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I had planned on using an open source SMTP server as a base and adding new features in to do whatever parsing I need and then send the response but I'm wondering if there is an even easier way to do this.

Is rolling my own SMTP server my best option or is there an easier way for me to do this?

I would prefer to use .NET to do this.

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Do you really need to directly accept SMTP conversations from other SMTP servers, or can you download the emails from an existing one? –  dj_segfault Aug 3 '10 at 14:22
    
No, the only thing I need to do is send an automated response to an email. I'm looking for the simplest way to do this. If an SMTP server is not the way to go I am fine with that. –  Abe Miessler Aug 3 '10 at 14:50

5 Answers 5

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Accomplishing this with the built-in .NET libraries is relatively simple.

The place to start would be to write a program to download the mail: here's a great example using POP3/C#.

Once you have that you can parse/store the e-mail contents using regex or whatever rules engine you're building and then use .NET smtp libaries to send out your responses.

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Rolling your own SMTP server is an interesting challenge but not trivial. There are a number of Request for Comments (RFCs) that specify what an SMTP server needs to handle. Have a look at the Wikipedia article for some info on what RFCs apply, in particular RFC 5321.

Unless you have a lot of time on your hands or only need to implement a very small subset of the features I'd suggest using an open source server. There are some sample projects out there (e.g. CodeProject) that might be a good starting point if you want to build your own.

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It's very easy to send emails in .Net via SMTP, downloading and parsing them is a little bit more difficult but there's quite a few articles about writing POP3 clients so it's definitely doable. Or if you're willing to spend some money there are quite a few POP3 libraries to buy, but I've never tried any so I can't give any recommendations.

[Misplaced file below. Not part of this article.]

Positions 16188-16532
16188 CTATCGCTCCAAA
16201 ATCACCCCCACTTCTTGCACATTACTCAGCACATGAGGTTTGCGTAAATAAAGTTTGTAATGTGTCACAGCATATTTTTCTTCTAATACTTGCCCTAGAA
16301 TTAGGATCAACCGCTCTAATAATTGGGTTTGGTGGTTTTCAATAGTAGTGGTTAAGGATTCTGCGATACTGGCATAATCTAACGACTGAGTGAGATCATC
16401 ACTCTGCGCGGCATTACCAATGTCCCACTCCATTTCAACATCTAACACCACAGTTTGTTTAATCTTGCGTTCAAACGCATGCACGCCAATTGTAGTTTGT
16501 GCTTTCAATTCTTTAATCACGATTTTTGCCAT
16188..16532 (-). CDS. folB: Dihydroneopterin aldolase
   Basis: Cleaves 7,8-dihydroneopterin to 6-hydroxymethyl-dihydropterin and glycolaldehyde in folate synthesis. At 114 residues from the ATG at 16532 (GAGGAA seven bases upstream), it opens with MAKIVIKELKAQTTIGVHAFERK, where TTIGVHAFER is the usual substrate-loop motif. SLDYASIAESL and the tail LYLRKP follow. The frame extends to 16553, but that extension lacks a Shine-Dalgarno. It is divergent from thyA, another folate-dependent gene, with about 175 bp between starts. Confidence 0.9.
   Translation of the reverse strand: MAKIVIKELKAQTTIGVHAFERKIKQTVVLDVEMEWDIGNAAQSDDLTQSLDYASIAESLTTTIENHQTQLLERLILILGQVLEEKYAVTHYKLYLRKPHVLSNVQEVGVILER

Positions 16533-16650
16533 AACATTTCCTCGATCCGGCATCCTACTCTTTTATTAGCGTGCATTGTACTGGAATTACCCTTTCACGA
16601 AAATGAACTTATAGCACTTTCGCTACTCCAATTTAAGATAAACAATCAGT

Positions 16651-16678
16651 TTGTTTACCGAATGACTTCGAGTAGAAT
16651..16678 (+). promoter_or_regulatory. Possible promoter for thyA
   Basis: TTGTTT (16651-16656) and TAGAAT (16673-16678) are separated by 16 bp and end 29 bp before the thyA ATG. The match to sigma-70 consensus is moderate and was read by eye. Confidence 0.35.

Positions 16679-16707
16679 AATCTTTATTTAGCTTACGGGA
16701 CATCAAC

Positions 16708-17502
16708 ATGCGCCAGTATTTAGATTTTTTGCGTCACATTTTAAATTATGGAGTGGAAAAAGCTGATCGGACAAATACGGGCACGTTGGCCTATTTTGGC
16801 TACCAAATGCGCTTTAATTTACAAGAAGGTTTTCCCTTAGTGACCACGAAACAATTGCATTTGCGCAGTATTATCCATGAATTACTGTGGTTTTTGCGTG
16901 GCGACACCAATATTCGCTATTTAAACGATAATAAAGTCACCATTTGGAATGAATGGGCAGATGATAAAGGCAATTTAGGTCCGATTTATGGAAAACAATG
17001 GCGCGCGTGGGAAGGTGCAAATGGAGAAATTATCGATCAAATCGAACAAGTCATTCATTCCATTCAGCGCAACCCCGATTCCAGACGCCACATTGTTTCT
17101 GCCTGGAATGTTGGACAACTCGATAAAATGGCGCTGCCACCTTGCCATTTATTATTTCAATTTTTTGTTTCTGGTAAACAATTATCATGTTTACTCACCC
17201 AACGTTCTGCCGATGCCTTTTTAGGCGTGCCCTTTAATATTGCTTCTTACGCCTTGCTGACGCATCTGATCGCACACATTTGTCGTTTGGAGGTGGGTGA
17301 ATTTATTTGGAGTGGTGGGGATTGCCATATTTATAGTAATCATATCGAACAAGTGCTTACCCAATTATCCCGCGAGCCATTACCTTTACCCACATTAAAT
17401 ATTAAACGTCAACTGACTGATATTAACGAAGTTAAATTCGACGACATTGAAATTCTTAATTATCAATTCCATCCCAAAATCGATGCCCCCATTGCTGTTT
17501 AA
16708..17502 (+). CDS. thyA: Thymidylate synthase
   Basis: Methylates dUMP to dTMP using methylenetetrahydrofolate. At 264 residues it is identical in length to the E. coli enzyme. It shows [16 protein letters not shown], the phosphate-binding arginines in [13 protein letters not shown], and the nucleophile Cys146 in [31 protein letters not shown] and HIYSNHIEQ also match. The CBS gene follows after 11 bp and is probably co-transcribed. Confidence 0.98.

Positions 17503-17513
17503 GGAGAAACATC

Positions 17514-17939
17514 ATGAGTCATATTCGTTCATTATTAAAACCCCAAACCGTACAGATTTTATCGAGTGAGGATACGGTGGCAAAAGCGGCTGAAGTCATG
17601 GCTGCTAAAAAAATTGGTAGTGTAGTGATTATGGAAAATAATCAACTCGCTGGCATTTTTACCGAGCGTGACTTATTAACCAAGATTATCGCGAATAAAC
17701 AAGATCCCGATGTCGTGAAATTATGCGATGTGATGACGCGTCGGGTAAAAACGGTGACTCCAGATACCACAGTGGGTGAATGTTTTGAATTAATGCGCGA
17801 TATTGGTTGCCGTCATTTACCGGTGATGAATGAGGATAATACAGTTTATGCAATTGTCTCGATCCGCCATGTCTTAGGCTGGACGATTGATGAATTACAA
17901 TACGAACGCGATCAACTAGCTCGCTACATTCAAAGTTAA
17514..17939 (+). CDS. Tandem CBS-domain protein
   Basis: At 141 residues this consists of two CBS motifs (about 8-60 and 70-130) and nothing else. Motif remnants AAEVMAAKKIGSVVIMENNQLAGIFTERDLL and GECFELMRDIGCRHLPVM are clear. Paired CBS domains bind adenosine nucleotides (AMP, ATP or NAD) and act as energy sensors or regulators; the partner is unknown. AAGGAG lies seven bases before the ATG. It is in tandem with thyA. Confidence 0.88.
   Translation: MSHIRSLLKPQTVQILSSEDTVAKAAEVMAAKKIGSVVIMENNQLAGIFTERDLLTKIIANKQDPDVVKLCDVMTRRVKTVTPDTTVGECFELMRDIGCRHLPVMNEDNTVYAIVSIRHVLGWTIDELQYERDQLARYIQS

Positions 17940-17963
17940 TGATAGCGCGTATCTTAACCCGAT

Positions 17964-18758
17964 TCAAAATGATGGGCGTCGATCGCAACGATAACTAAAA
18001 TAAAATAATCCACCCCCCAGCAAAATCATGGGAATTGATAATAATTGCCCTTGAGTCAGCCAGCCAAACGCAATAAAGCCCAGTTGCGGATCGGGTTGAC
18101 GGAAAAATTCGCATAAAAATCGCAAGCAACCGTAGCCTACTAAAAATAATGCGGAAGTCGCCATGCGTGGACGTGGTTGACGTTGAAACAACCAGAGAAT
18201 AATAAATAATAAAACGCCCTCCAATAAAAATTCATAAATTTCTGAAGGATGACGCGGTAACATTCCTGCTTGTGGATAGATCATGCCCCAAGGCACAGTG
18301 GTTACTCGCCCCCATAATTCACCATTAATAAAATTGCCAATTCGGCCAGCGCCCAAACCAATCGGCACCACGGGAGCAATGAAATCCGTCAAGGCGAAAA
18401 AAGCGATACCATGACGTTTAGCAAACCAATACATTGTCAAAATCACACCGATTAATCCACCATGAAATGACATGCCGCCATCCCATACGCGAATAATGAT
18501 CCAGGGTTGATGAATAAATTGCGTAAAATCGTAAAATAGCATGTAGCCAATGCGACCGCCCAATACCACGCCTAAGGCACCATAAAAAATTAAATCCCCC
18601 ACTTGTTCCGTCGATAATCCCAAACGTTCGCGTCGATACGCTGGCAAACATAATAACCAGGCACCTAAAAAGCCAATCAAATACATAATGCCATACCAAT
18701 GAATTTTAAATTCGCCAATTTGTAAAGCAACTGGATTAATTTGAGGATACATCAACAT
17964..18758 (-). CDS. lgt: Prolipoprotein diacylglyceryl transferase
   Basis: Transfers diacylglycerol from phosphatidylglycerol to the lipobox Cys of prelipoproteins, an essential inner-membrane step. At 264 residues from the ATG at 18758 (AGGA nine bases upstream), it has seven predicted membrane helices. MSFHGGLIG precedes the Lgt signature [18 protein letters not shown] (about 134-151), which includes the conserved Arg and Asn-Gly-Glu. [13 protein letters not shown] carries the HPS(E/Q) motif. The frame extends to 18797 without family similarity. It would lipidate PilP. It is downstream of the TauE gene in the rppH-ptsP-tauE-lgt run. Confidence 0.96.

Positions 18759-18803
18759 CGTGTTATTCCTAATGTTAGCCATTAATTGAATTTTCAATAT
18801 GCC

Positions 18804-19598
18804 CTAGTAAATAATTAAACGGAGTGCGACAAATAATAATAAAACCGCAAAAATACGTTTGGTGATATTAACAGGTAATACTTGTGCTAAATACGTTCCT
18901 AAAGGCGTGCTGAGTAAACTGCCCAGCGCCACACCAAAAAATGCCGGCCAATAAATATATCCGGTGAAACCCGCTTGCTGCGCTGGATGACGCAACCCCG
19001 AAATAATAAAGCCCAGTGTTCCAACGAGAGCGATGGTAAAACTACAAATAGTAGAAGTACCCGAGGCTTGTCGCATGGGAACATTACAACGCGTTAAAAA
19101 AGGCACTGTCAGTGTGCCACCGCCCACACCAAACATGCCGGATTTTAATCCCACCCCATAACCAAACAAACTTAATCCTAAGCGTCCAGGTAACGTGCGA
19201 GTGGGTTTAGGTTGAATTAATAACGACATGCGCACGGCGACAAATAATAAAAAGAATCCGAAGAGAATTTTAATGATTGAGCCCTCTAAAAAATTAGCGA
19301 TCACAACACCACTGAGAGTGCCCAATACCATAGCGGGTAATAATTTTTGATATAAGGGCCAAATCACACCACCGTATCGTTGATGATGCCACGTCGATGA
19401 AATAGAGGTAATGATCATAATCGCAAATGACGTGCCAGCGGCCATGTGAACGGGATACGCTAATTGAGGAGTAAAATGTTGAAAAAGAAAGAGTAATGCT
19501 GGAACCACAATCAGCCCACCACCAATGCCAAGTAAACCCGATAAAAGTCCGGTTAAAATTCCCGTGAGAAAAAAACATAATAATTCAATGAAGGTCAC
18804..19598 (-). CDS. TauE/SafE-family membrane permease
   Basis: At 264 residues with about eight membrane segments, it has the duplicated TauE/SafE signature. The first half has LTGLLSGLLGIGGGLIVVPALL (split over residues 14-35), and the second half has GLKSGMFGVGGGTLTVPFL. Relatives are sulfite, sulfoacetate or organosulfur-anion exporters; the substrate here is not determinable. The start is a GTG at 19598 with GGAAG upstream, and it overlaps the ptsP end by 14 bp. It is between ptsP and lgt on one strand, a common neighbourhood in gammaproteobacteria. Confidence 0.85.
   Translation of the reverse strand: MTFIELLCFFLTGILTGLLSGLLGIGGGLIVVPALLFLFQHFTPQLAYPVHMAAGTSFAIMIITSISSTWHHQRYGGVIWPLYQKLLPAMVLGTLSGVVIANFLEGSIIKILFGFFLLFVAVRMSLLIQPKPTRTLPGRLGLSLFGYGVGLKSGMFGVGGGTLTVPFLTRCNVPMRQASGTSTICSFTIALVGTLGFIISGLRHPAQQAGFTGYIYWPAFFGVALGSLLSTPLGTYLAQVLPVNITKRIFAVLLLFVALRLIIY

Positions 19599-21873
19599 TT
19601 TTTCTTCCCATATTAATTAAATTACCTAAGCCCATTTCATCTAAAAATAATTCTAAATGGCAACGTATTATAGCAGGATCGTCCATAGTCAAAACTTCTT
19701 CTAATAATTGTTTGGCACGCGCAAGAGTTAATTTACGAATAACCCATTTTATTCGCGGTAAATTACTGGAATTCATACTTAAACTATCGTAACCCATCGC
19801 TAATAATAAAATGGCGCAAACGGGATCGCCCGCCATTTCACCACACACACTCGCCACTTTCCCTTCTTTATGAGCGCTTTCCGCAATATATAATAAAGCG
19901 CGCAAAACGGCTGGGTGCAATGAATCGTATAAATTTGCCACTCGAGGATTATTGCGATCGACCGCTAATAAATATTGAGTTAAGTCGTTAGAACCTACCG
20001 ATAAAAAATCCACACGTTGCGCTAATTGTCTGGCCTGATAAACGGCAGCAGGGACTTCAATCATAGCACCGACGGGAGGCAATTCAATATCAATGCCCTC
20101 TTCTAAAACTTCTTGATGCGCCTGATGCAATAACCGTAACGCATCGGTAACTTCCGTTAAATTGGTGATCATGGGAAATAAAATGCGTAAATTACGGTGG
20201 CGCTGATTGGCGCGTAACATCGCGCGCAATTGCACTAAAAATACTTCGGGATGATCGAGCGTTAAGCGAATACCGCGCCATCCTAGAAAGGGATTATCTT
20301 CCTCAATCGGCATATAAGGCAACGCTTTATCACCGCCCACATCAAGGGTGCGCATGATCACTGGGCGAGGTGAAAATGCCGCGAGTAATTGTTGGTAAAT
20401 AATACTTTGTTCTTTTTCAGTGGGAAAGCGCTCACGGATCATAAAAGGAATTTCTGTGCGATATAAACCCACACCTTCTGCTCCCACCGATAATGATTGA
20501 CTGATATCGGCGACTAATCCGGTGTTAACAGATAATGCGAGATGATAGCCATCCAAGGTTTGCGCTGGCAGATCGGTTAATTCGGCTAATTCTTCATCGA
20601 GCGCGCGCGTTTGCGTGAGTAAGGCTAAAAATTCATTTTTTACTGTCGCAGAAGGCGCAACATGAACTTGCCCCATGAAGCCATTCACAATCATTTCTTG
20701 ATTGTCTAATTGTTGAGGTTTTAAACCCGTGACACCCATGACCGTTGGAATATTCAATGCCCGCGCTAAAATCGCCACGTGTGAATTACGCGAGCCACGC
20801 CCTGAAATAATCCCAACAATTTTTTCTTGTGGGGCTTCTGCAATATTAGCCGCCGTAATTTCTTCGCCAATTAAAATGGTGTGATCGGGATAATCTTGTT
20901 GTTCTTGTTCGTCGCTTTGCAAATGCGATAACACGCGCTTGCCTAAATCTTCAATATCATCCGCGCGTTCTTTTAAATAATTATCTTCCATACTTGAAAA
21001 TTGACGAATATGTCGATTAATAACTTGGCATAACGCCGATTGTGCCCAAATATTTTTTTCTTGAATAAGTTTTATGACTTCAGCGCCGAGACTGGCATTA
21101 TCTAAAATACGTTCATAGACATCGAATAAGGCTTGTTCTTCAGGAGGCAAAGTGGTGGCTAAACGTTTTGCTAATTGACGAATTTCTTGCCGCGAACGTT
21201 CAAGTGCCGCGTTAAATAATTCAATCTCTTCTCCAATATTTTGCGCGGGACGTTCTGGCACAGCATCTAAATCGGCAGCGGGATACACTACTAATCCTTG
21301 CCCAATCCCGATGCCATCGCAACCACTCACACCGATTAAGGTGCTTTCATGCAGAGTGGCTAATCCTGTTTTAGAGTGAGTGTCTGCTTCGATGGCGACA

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Sending emails is easy, but that's not what he's trying to do. He wants to receive mail from other servers, process them, then return replies. –  dj_segfault Aug 3 '10 at 14:20
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If you want to ding me that's fine, but I DID read the whole thing, and you specifically said you wanted to write/extend an SMTP server. Writing a POP3 client would only be useful if you already had an SMTP server and a POP3 server. So sorry if I misunderstood you, but I certainly read all of your question and ho1's response. –  dj_segfault Aug 3 '10 at 14:51
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@dj_segfault: No, he wrote that he was planning to extend an SMTP server but was asking if there was another alternative. However, I've misunderstood enough questions on here so I shouldn't complain too loudly. And I'll delete my comment above since it's not as friendly as it should be. –  ho1 Aug 3 '10 at 15:15
    
Thank you. –  dj_segfault Aug 4 '10 at 23:57

I don't think you want to deal with writing your own SMTP server because the conversation between the client and the server can be inconsistent and complex. Most SMTP servers let you specify a MDA (Mail Delivery Agent), like procmail, to deliver mail destined for users on that machine.

You can easily write procmail rules to pass emails through your program, which has the advantage of allowing you to call different scripts based on the content of the email headers and bodies, or write your script as an MDA itself.

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Interesting, I'll have to look into procmail. –  Abe Miessler Aug 3 '10 at 14:45

Rolling your own SMTP server would be pretty much crazy. Why not connect to an existing SMTP server? Presumably the incoming email is coming from a server that also supports outgoing email.

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I'm trying to figure out where I should perform actions on an inbound email. There is not an existing SMTP server that does what I need, that I why i am asking about using an open source SMTP as a base. –  Abe Miessler Aug 3 '10 at 14:42
    
An SMTP server sends email. You can do whatever your processing is in your own code, and then use an existing SMTP server to send the resulting email. Or is there a reason that you can't? –  Dan Puzey Aug 3 '10 at 15:30

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